If you are taking out a joint mortgage, the lender will insist that you should buy the property jointly. If only one of you is taking out the mortgage, the lender will insist the property is bought in their name only.
Although it is possible to take out a mortgage in one person’s name, there may be some things that you may wish to consider before you proceed. For instance, if there is only one name listed on a property, then they are generally considered as the sole owner of the property.
If you decide to purchase in one name only, the lender will require the other person as the occupier to sign a disclaimer. This is a very powerful form as once signed and completion has taken place it confirms that should you as the owner default on any terms of their mortgage offer and the Lender repose the property, not only can they require that you as the borrower move out but also that your partner does too. This will be the case even if they:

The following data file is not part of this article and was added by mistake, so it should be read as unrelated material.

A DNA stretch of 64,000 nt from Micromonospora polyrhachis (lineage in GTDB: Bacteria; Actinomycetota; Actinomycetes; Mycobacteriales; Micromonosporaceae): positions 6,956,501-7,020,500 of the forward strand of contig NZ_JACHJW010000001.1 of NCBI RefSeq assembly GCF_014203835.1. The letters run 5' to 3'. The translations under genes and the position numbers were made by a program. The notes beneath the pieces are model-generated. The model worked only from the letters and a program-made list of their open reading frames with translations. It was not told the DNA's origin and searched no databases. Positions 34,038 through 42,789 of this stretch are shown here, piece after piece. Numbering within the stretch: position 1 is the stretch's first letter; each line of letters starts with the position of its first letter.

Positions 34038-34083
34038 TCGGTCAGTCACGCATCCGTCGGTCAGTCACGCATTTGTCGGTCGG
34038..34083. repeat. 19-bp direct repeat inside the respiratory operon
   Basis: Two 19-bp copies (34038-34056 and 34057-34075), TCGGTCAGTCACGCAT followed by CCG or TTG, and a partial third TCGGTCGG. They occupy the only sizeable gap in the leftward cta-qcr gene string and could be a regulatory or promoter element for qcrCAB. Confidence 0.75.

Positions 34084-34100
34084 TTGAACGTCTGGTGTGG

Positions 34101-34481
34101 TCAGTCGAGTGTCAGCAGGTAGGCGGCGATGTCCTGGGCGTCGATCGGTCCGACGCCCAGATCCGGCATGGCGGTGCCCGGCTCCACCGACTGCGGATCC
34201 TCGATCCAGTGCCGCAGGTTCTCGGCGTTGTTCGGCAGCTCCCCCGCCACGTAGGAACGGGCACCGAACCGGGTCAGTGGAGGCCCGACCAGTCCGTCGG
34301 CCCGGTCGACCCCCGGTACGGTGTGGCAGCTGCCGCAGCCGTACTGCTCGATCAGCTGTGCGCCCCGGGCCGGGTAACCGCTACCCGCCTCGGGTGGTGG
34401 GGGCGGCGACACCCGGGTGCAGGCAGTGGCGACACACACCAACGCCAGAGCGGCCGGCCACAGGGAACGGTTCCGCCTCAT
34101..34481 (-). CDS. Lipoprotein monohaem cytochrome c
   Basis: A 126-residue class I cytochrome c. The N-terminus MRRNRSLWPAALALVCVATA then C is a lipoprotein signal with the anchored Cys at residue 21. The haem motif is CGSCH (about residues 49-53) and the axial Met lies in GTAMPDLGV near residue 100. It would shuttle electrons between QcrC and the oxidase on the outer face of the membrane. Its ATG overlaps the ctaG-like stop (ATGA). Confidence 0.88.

- Pay the mortgage instalments
- Pay rent
- Carry out any works to the property
- Pay for any works or pay towards the purchase of the property
- Carry out any household duties or child care arrangements
In other words, no matter what rights they claim that they have to reside in the property (as distinct to any claim they may have in the net proceeds of sale) these will be postponed in favour of the Lender.
However, if you and your partner will equally be contributing to the mortgage payments, some difficulties may arise in terms of ownership of the property. For example, it may be difficult for your girlfriend to establish that she is entitled to a share of the property as her name will not be on the deeds. You will need to come to an agreement over her entitlement to the house.
You may wish to consider entering into a Cohabitation Agreement as this will protect both parties’ interests. A Cohabitation Agreement is a legal agreement for couples that are not married or in a civil partnership but simply live together. The agreement can cover issues such as the ownership of property, household costs and what would happen to your shared assets if the relationship was to breakdown.